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Euro nymph help

Joined:
2016/4/1 14:01
From SE PA
Posts: 376
Offline
I recently just bought a pre made Rio euro nymph leader and was looking to give it a try for some smaller streams and if I like it I'll completely switch to that style. First thing I've noticed was how long it was from the loop to the tippit ring.


I cut it down maybe 2 feet because I'm gonna try it out on the small streams with a 8 foot 2wt and didn't want it too long! I'm assuming you add as much tippit to the tippit ring needed for the depth you will be fishing? As far as weight goes it seems confusing, I've noticed if you use a lot of weight you're feeling your split shot not your fly and that's not what you want and if you don't you can't really feel your fly with out jigging it and that's not presenting the fly naturally.

I'm also a bit confused on detecting strikes? It seems like it would be super difficult! Any tips would be greatly appreciated

Posted on: 7/7 22:37


Re: Euro nymph help

Joined:
2006/9/9 11:22
From New Castle, PA
Posts: 323
Offline
Quote:

Jessed wrote:
if I like it I'll completely switch to that style.


Why limit yourself to one way? Indi rigs, dry/dropper, etc. all have their place and being able to do them all as needed will make you a better fisherman. Tightline/Euro nymphing is not a silver bullet. Do not fall into the trap of thinking it is.

Quote:

First thing I've noticed was how long it was from the loop to the tippet ring.


Yeah. Tight line leader set ups should be fairly long. A lot of people prefer to have no fly line out past their rod tip when actually fishing. Personally, I prefer about a foot or so of fly line past the tip.

Quote:

I'm assuming you add as much tippit to the tippit ring needed for the depth you will be fishing?


Yes, and that length will typically be notably longer than the actual depth of the water you are fishing. The tippet/leader usually fishes at an angle through the water column. Changing that angle will also allow you to fish different depth without constant re-rigging.

Quote:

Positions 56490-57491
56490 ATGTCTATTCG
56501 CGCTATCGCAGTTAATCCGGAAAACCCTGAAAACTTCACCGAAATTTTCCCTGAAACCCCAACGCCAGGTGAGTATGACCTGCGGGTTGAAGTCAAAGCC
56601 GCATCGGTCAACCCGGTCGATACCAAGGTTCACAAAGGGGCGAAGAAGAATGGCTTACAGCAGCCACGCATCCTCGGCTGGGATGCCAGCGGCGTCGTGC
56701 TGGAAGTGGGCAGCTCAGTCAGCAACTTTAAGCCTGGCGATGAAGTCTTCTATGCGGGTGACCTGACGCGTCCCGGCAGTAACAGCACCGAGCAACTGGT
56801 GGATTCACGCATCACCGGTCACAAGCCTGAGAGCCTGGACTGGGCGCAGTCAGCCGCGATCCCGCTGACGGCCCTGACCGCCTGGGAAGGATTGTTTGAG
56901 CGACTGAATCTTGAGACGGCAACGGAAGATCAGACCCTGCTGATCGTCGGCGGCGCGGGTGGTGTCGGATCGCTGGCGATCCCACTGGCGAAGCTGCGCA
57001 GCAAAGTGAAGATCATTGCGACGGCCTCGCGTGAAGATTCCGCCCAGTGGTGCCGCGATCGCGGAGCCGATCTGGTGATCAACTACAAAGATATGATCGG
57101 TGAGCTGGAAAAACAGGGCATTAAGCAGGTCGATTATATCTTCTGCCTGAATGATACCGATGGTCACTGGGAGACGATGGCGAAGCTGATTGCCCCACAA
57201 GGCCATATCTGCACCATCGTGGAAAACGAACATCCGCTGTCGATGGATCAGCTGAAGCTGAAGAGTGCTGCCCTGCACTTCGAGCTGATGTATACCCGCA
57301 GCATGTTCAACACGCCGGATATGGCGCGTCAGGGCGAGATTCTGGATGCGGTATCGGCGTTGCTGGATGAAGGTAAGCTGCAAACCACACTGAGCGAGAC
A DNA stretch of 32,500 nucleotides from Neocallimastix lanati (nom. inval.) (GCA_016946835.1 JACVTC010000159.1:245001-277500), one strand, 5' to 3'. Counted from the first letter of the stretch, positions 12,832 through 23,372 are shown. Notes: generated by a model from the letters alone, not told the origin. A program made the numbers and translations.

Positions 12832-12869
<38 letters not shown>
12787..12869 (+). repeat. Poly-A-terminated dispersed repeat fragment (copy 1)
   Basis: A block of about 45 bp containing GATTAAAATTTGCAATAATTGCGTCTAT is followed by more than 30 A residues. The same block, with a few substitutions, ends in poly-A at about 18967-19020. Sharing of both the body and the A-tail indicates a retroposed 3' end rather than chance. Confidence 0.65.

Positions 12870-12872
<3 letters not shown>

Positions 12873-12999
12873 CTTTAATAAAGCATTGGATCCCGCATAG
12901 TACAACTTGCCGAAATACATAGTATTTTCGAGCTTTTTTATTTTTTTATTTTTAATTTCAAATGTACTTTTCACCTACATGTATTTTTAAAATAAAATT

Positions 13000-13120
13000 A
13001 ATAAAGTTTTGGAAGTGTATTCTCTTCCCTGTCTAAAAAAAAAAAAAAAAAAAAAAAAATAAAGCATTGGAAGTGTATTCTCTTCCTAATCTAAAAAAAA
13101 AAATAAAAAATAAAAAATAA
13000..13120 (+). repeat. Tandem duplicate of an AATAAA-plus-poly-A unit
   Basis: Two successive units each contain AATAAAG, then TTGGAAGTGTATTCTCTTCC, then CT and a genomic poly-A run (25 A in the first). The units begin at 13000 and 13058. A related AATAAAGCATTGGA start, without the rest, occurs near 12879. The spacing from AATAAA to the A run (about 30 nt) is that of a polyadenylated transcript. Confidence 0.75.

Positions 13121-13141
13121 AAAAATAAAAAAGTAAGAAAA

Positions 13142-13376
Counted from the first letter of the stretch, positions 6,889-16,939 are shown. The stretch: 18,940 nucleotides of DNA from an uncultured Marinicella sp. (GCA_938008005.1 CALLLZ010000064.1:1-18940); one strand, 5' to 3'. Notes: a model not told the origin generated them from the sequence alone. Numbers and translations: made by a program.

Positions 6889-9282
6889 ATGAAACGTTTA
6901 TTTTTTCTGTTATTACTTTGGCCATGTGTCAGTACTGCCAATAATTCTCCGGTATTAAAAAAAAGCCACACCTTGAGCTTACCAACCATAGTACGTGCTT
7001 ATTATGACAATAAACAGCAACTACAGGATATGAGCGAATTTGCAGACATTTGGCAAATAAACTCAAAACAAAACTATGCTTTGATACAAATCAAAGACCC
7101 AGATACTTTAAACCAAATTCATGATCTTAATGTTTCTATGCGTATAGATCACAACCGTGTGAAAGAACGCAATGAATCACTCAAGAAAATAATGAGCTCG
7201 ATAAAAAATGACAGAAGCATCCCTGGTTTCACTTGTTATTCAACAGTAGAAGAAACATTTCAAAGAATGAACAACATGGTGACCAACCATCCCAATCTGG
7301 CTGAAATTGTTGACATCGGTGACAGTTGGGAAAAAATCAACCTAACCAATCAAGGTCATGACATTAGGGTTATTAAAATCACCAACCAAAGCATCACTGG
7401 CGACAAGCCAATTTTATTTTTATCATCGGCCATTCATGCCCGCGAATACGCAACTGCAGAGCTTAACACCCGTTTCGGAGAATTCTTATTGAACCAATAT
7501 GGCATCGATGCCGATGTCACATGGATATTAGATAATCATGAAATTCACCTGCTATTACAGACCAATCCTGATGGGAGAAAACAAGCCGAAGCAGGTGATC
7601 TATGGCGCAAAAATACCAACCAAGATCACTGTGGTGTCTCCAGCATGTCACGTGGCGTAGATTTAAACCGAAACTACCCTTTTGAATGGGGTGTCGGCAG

As far as weight goes it seems confusing, I've noticed if you use a lot of weight you're feeling your split shot not your fly and that's not what you want and if you don't you can't really feel your fly with out jigging it and that's not presenting the fly naturally.


Weight, whether it be on the flies themselves or added to your tippet, should be enough to get the flies down quickly, but it is not necessarily there for you to feel the flies or detect strikes. It's there to sink your flies and take the slack our of your rig. The goal of having weighted flies or shot on your leader is to fish properly at the desired depth. IMO, don't worry about feeling the bottom or your flies. Feedback should be primarily visual. You are not dragging a grappling hook along the bottom. Watch the angle of your leader as it enters the water and amount of slack in the leader. The angle should generally be sharper as the water gets shallower and swifter, closer to vertical in deeper and slower water. If you cannot adapt to depth and current by changing how long you let the flies sink before beginning to lead them or speed at which you lead them, then ad weight in small increments or switch to heavier flies. You can also add a little weight if you are having trouble keeping slack out of the leader. With that said many anglers use way to much additional weight when it is not needed. Which brings me to a related point...

Something that you will occasionally see is guys tying outrageously large and heavy "anchor" flies. These are usually misguided attempts by anglers who have not learned how to properly lead their flies in the drift, or do not have confidence that their flies are deep. That's not so say there aren't times when decent amount of weight is needed, but the goal should be to have just enough weight to get the job done.

Quote:

I'm also a bit confused on detecting strikes? It seems like it would be super difficult! Any tips would be greatly appreciated


If you are fishing correctly you will see them in your sighter and often feel them also. Even though you are fishing a "tight" line without slack, you will still see the sighter pause and any small amount of slack or memory in the leader be drawn tight on the strike. You will learn to distinguish actual takes from snags or dragging bottom. However, you should set the hook on everything. Even after you get accustomed to fishing this way, just set the hook whenever you sighter does anything unexpected. Sighter twitches, set the hook. Sighter slows down, set the hook. Sighter changes direction, set the hook. Feel a tap, set the hook. Line feels "heavy", set the hook. etc. etc. etc.

Often enough it will be a fish.

Posted on: 7/8 7:38


Re: Euro nymph help

Joined:
2006/11/2 8:50
Posts: 1459
Online
You can nymph fish keeping things very simple.

Suppose you already have a standard floating line and standard sort of leader.

Simply tie on a weighted nymph (with beadhead, or with wire, or both).

Then just cast the nymph up and across the current, at about a 45 degree angle. Then drift it down through nice looking runs, pockets, and especially drifting it through where riffles flow into pools.

And if you see a twitch or the line stops, set the hook.

That's it. It's very simple and you can catch a lot of trout this way.

(Of course it's good to carry split shot to add weight. But I just wanted to describe the simplest possible scenario above.)


Posted on: 7/8 8:38


Re: Euro nymph help

Joined:
2016/4/1 14:01
From SE PA
Posts: 376
Offline
Thanks guys! What I meant by switching to that style was as a primary way of nymphing. I've been fishing a strike indactor on a double nymph rig as my main style of nymphing. But I always of course use a dry dropper when needed

Posted on: 7/8 10:51






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